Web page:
Now, JoS doesn't deal with the death of his current ego well (we'll come back to this), and so he encounters (creates) St. Jimmy. Carl Jung believed in spirits, but not in the traditional sense. He believed that spirits were manifestations of different feelings/emotions in our unconscious, and sometimes they would bubble up and we could interact with them. That's the best way to think of St. Jimmy (or if you want to take a hardcore traditional route, you could call him a demon). St. Jimmy is who offers JoS an escape from this apparently meaningless and senseless world that he has found himself in. His answer? Sex, drugs, and parties. St. Jimmy represents the repressed anger and sadness that a lot of people nowadays are feeling. Anger at the world we've inherited and those who gave it to us. We feel depressed as if our life as no meaning, and so we turn to the sensual pleasures to numb ourselves against this nihilist hellhole we live in.

This life is rough on JoS. He begs that someone just "give me novacaine." He knows that this lifestyle is killing him, but he truly believes that there's nothing better out there. "Jimmy says it's better than air." This is JoS at his most hopeless; this is the bottom. There is nothing more out there, nothing to be lived more, and no hope of saving anyone, especially himself. All we can do is numb ourselves to our horrid life, which Dr. Jordan Peterson has described as "a fatal disease."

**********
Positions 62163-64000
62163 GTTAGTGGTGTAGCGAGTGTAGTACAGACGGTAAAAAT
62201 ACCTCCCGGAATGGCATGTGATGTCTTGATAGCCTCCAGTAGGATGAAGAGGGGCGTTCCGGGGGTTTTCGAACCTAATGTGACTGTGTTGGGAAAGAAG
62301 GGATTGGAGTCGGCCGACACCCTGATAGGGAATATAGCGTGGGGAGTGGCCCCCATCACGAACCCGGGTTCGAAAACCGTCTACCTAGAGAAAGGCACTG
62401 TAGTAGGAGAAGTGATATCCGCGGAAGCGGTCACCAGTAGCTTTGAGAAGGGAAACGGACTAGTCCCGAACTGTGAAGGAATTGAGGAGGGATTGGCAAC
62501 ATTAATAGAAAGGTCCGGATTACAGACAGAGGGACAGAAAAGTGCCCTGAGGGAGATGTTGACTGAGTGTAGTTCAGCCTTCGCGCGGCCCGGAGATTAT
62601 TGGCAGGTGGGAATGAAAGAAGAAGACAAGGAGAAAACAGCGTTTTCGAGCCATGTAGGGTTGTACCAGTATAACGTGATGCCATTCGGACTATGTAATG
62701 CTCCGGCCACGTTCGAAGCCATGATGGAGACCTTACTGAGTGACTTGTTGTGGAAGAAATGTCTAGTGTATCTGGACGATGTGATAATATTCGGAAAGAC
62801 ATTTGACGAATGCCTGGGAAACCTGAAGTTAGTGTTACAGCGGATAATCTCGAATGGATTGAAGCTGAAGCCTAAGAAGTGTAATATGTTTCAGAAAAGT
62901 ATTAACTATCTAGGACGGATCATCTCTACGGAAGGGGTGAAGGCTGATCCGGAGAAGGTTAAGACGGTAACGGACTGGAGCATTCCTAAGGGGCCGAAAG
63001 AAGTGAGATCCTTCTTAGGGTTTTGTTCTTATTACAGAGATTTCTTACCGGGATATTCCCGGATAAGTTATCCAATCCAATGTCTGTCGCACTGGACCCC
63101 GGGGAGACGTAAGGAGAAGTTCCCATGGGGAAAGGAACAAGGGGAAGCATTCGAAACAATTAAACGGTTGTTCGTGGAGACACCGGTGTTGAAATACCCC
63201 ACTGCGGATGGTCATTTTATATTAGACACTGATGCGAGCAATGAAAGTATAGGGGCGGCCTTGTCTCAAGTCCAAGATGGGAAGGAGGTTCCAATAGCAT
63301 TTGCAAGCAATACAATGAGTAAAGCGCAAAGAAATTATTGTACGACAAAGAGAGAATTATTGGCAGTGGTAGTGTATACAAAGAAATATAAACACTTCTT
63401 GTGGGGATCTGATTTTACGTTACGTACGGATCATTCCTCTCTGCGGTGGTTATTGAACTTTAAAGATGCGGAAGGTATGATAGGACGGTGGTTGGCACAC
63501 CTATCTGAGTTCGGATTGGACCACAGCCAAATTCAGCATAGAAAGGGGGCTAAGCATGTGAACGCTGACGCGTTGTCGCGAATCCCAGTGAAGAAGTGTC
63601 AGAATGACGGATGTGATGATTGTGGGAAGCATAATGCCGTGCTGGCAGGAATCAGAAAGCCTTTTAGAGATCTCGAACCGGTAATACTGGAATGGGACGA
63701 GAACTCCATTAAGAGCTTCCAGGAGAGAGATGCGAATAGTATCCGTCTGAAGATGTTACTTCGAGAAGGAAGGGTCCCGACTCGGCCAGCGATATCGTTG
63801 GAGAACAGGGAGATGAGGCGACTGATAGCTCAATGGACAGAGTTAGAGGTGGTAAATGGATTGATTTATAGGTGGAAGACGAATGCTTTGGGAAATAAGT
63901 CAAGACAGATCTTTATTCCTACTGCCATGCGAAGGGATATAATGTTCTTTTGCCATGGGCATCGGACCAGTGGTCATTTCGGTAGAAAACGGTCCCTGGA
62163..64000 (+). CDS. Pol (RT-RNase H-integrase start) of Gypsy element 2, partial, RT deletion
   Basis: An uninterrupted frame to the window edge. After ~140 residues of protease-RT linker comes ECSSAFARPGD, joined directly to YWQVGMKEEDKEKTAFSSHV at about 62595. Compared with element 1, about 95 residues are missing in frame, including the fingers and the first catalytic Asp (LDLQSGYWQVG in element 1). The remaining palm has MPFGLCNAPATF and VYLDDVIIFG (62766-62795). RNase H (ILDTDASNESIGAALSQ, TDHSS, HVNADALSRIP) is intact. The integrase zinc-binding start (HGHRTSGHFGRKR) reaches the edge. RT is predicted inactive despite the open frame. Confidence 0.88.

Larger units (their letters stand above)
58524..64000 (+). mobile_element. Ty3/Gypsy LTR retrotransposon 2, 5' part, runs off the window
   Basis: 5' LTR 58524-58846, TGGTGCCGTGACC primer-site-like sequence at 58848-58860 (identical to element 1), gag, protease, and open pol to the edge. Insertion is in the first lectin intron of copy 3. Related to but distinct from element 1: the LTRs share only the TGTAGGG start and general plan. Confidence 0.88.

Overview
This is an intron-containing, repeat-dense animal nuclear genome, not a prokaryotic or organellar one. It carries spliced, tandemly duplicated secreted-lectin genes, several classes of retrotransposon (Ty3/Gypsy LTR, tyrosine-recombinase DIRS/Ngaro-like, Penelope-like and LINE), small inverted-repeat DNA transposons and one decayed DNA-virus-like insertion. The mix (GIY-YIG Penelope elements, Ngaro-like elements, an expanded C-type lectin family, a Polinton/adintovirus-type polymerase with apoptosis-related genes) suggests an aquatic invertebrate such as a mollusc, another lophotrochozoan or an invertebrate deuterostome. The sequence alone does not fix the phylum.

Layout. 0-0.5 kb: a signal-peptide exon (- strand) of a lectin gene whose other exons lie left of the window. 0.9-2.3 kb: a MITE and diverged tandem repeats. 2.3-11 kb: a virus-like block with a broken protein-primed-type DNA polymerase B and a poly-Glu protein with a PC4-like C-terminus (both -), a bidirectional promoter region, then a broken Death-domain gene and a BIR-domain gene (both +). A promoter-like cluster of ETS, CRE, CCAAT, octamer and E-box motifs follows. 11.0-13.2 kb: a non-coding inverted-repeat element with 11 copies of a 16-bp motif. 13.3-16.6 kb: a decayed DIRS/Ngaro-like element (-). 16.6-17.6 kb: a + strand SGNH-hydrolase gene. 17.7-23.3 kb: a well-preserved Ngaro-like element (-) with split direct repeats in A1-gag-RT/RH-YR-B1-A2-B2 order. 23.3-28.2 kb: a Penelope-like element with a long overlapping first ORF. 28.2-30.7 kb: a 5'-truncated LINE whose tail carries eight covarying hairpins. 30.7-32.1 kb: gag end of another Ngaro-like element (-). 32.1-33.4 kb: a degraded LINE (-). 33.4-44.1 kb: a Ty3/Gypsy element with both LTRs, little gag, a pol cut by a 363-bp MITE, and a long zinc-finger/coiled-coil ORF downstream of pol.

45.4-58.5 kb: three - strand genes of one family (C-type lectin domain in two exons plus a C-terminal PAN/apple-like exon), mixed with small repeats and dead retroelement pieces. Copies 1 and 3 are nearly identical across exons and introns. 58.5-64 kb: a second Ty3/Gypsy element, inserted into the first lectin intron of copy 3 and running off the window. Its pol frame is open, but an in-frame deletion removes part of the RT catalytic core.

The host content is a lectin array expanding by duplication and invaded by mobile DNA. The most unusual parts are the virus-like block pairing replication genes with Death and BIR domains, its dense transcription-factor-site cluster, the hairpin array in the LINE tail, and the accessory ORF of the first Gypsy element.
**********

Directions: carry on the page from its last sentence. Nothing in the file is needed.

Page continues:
But then, in walks Whatsername. The song "She's a Rebel" is honestly fascinating to me. The song changes speakers in the middle of a sentence, which makes the lyrics feel as fast and as charged as the tempo. "She's a rebel/she's a saint/she's the salt of the earth and she's dangerous." JoS and St. Jimmy are arguing as to what Whatsername even is. Is she a blessing or a curse? St. Jimmy rightly sees Whatsername as dangerous, why? Because Whatsername represents beauty. Now, most of you are probably thinking, "beauty isn't dangerous. I'm not scared of a rose bush," but really consider this. Truly beautiful things reveal how ugly certain things are. It's why attractive people are intimidating. It's why when in art class at school you'd be scared to sit by the talented people. They didn't actually threaten you, hell they might have been your friends, but when you saw their art, it revealed everything your art was not. Whatsername bursts into JoS's life and reveals all the beauty that is missing, and that scares and threatens St. Jimmy, who has moved from spirit to basically JoS's new ego-state.